Friday, December 18, 2020

The Gänzl Gallas brothers strike again ....


It was a very good year ... for writing. Unable to go gallivating around Britain (John) and/or the beaches of Yamba, NSW (moi), we let our fingers do the walking, and the talking and, in consequence, between us, we have books scheduled to appear in 2021: two for him, two for me, and one ... together. 

I wonder which will appear first. At the moment, all John's (UK) one of mine (US) and our double-header (UK) are in the hands of their respective publishers ... but I think li'l bro might be in the lead!  Yesterday he sent me goddamit COVER DESIGNS!

My response ...

Well, more news to follow!  

May 2021. Well, John's two are out ... I'm due October ... our double-header is in production ....

Petrus Borel (1809-1859)




‘Borel was the sun’, said Théophile Gautier,’who could resist him?’

Lycanthrope, necrophile, absurd revolutionary, Paris dandy with a scented beard, flamboyant sufferer: the man with no grave and no memorial. 

His famous red mouth opened briefly ‘like an exotic flower’ to complain of injustice and bourgeois vulgarity; of his own frustration in love and honours;  of his poverty and his blighted fate – then withered in the minor officialdom of Algeria, where he died because he would not wear a hat, in rags and sunstruck, leaving a haunted house and a doubtful name. ‘And now’, says Enid Starkie, ‘he is quite forgotten’.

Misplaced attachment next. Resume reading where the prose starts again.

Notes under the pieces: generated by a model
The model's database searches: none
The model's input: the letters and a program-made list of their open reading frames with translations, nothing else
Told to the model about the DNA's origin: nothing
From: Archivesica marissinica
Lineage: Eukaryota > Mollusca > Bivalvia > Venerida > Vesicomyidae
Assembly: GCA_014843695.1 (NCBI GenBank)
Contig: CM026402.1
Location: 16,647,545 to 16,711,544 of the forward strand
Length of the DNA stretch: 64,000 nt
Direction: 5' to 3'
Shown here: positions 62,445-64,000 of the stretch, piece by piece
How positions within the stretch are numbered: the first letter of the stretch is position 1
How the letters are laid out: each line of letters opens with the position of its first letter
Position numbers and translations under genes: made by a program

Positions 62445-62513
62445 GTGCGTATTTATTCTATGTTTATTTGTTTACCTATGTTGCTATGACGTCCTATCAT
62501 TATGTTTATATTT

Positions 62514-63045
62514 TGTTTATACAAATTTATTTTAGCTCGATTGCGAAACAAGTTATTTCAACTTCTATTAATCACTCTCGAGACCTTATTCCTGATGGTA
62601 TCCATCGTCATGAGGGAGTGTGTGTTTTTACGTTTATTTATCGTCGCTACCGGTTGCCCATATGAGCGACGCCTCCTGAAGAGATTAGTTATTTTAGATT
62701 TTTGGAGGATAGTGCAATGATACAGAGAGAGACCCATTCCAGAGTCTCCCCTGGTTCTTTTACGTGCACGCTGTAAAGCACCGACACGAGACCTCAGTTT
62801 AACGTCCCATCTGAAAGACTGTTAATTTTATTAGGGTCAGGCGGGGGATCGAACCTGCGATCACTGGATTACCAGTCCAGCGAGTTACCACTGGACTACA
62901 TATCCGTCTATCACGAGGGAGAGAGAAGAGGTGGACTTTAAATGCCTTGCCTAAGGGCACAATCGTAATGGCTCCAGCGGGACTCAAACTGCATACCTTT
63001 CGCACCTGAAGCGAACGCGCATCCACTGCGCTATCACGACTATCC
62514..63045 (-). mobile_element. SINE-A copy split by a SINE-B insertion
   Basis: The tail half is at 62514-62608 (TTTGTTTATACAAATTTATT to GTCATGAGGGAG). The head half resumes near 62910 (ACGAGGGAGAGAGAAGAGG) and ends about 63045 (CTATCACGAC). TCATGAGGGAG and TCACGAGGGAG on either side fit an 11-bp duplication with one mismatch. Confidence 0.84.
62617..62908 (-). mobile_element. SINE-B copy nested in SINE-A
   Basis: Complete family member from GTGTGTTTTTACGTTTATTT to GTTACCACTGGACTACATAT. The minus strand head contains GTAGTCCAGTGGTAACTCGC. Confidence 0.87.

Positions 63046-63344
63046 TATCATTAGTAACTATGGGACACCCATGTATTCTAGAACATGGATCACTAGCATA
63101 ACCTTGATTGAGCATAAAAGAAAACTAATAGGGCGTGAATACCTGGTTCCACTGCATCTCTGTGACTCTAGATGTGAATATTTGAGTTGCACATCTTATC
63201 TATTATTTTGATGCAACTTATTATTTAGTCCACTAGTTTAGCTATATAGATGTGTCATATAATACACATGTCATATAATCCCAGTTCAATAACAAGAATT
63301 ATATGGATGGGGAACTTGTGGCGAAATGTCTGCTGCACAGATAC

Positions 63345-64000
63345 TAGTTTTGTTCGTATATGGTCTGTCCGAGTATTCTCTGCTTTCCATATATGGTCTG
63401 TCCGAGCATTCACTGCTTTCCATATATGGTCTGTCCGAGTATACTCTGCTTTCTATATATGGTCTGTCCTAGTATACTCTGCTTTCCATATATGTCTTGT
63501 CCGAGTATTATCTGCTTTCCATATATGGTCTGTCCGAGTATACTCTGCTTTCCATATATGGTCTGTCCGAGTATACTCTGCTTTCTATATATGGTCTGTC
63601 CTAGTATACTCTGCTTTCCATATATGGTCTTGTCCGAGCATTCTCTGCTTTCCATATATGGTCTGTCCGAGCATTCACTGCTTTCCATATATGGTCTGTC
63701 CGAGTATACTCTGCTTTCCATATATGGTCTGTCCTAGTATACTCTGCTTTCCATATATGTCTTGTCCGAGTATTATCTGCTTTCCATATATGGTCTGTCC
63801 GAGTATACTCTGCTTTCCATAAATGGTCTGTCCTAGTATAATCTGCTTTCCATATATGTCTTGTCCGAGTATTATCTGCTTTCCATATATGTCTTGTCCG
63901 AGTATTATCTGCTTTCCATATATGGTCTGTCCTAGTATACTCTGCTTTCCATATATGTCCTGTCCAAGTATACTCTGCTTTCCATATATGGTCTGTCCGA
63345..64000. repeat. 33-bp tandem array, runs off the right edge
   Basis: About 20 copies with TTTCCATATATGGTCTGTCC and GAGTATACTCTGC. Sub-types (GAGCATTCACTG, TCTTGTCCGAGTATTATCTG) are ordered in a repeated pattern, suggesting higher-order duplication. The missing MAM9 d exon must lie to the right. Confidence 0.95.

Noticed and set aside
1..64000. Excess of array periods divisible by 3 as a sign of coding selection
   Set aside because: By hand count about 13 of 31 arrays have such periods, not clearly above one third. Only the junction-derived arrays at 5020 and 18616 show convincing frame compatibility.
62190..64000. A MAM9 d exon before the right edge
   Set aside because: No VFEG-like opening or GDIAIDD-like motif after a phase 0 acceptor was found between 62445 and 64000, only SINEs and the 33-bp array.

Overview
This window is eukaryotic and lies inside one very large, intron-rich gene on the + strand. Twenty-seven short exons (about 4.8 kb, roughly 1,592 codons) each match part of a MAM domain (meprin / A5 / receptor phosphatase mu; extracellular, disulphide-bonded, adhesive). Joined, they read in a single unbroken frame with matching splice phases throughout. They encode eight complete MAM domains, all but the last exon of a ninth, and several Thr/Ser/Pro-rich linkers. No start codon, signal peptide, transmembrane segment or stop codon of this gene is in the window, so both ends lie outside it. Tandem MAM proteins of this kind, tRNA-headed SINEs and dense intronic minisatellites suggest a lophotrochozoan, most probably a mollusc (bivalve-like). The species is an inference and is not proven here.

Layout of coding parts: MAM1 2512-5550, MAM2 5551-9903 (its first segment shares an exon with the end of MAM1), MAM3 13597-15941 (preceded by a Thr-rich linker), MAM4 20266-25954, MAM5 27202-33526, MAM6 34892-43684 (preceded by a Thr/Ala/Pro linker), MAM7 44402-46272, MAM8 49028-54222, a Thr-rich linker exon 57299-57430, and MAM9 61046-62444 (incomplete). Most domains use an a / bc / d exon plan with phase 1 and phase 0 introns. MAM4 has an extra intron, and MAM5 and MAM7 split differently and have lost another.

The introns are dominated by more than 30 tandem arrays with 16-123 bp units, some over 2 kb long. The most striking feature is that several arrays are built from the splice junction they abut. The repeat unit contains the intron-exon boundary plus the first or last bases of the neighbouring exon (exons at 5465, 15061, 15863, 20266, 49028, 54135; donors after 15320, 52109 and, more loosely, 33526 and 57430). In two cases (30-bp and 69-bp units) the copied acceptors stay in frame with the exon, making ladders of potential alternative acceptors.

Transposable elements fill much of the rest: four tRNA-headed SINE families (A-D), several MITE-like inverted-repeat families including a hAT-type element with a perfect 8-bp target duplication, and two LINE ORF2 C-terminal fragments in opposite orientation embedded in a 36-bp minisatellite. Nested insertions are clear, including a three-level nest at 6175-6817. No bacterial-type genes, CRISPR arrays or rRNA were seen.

‘Rhapsodies’ contains all Borel’s poems written when he was 20 and 21. At that time he wore a red waistcoat, a wide-brimmed hat with ribbons, a long black cloak thrown over his shoulders, and was followed about by his admirers. ‘These’, wrote Borel, describing his poems, are ‘the slag from my crucible’: ‘the poetry that boils in my heart has slung its dross’.

It is a fabulous and fiery, black-clouded dross: here are captains and cutlasses, castles, maidens, daggers and danger; violent calls to arms, adventure, imagined loves, bitter complaints and howls of injustice. ‘Never did a publication create a greater scandal,’ Borel said, ‘because it was a book written heart and soul, with no thought of anything else, and stuffed with gall and suffering’.

 It was not reviewed. 


(Enid Starkie: Petrus Borel, The Lycanthrope. Faber & Faber 1954).


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